Samuel and Mary Middleton Porter Move from Franklin Co., Mississippi to Attala County, Mississippi
You can tell a Native Mississippian by the way the individual refers to the part of Mississippi they call home, either the "Hills," "The Delta," or "The Coast."
Samuel and Mary Middleton Porter settled in that part of the state called "The Hills," known for its dense forest land and abundance of fresh water. I wish I knew details about the arduous trip Samuel and Mary must have made from Franklin County, Mississippi north to "The Hills." I can only imagine they may have traveled up the Big Black River from Vicksburg, or they could have arrived in a horse-drawn wagon. Either method of transportation would have been long and difficult, with many dangers along the way. But according to the Mississippi State Census conducted in 1841, Samuel Porter headed up a household in Madison County, Mississippi and received mail at a post office box at the Calhoun, Mississippi Station.
On September 5, 1850, however, when the U. S. Census enumerated residents of Attala County, Mississippi, Samuel Porter was shown as the head of a household located in "Township 12, Range 5 E." It is unclear whether this area of Attala County, Mississippi had once been part of Madison County before the boundaries changed after the Choctaw Cession. Samuel's age was shown as 51, and his occupation was shown as "farmer."
Also shown in the household was Samuel's wife, Mary, age 45, Susan, 16, Eliza A., 12, Laurey, age 10, James M., age 18, William, age 14, and Samuel, age 5. James M. Porter was shown with the occupation of "farmer." All the children in the household were shown to have been born in Mississippi. South Carolina was shown as the birthplace of both Samuel and Mary.
Also living in the household was "Nancy Walters", aged 85, whose birthplace was shown as "N. Carolina." I have been unable to determine what relationship Nancy Walters was to Samuel or Mary. Since the Middleton family lived for a time in North Carolina before migrating to South Carolina and then on to Mississippi, perhaps Nancy Walters is one of Mary Middleton Porter's older relatives.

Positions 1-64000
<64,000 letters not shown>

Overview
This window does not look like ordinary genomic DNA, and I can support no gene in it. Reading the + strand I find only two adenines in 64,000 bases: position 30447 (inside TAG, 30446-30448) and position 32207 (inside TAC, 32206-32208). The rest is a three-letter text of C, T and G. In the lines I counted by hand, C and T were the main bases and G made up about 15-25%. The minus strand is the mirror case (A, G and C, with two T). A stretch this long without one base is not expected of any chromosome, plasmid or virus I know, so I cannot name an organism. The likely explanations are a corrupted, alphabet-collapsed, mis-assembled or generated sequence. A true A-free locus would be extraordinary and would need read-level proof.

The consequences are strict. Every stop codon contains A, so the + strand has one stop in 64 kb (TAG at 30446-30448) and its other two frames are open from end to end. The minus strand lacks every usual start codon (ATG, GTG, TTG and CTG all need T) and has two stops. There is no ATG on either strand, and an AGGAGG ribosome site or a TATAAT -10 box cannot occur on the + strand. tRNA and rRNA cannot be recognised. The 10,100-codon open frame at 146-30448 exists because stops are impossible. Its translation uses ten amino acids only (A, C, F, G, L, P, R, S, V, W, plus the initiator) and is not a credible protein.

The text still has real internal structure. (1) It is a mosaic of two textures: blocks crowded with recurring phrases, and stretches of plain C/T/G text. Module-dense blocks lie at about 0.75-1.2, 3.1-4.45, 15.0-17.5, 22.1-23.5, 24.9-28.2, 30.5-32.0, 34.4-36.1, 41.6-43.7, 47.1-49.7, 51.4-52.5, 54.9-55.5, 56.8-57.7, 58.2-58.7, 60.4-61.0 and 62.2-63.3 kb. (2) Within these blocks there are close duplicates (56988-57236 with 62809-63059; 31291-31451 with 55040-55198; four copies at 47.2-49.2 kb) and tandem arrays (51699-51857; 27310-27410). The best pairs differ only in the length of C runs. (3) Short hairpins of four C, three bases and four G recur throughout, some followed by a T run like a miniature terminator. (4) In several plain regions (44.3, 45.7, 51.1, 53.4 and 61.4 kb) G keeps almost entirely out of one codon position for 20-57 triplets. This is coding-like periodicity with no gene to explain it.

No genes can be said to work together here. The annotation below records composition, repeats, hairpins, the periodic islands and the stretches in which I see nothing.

Although the names of many Porter men appear in the Government Land Grant office records for Mississippi land, beginning in the early 1830's, I was unable to locate Samuel's name. Therefore, it remains unclear as to how many acres of land Samuel actually owned in Attala County in 1850. I did find, however, that Samuel owned a number of slaves. A copy of the U. S. Census - Slave Schedule, prepared also in 1850, shows Samuel's property as being in Township 16, Range 5, Attala County, Mississippi. According to the enumeration, Samuel Porter owned fourteen (14) slaves, eight (8) females, ranging in age from 3 to 36, and 6 males, ranging from 12 to 46 years of age.
Samuel Porter died in Attala County, Mississippi, at the age of 63 years old. According to the Mississippi Mortality Schedule of 1860, the cause of his death was "dropsy."
James M. Porter, the oldest son of Samuel and Mary Middleton Porter, was to become my Great-Greatgrandfather.